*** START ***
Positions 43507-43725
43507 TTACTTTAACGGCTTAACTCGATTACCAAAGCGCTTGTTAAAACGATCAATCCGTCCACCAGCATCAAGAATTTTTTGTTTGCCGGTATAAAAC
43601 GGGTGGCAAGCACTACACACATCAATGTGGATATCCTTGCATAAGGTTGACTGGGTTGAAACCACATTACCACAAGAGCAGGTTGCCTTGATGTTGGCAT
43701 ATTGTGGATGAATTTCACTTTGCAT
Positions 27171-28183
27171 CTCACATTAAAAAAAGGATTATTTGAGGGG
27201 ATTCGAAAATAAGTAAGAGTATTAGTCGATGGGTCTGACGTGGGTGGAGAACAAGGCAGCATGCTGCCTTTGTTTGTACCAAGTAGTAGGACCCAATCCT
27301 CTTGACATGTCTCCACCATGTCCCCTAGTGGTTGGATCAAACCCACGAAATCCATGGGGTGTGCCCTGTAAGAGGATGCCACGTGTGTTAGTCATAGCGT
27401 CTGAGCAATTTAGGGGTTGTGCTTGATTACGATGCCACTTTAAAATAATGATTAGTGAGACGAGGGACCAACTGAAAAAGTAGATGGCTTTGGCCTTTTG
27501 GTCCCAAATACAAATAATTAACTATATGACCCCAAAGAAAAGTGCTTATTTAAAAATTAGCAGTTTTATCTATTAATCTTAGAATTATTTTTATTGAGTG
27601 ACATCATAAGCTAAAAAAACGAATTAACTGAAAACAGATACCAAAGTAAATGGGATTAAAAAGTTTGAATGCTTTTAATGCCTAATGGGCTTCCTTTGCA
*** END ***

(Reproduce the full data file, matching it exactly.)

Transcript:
Positions 43507-43725
43507 TTACTTTAACGGCTTAACTCGATTACCAAAGCGCTTGTTAAAACGATCAATCCGTCCACCAGCATCAAGAATTTTTTGTTTGCCGGTATAAAAC
43601 GGGTGGCAAGCACTACACACATCAATGTGGATATCCTTGCATAAGGTTGACTGGGTTGAAACCACATTACCACAAGAGCAGGTTGCCTTGATGTTGGCAT
43701 ATTGTGGATGAATTTCACTTTGCAT
Positions 27171-28183
27171 CTCACATTAAAAAAAGGATTATTTGAGGGG
27201 ATTCGAAAATAAGTAAGAGTATTAGTCGATGGGTCTGACGTGGGTGGAGAACAAGGCAGCATGCTGCCTTTGTTTGTACCAAGTAGTAGGACCCAATCCT
27301 CTTGACATGTCTCCACCATGTCCCCTAGTGGTTGGATCAAACCCACGAAATCCATGGGGTGTGCCCTGTAAGAGGATGCCACGTGTGTTAGTCATAGCGT
27401 CTGAGCAATTTAGGGGTTGTGCTTGATTACGATGCCACTTTAAAATAATGATTAGTGAGACGAGGGACCAACTGAAAAAGTAGATGGCTTTGGCCTTTTG
27501 GTCCCAAATACAAATAATTAACTATATGACCCCAAAGAAAAGTGCTTATTTAAAAATTAGCAGTTTTATCTATTAATCTTAGAATTATTTTTATTGAGTG
27601 ACATCATAAGCTAAAAAAACGAATTAACTGAAAACAGATACCAAAGTAAATGGGATTAAAAAGTTTGAATGCTTTTAATGCCTAATGGGCTTCCTTTGCA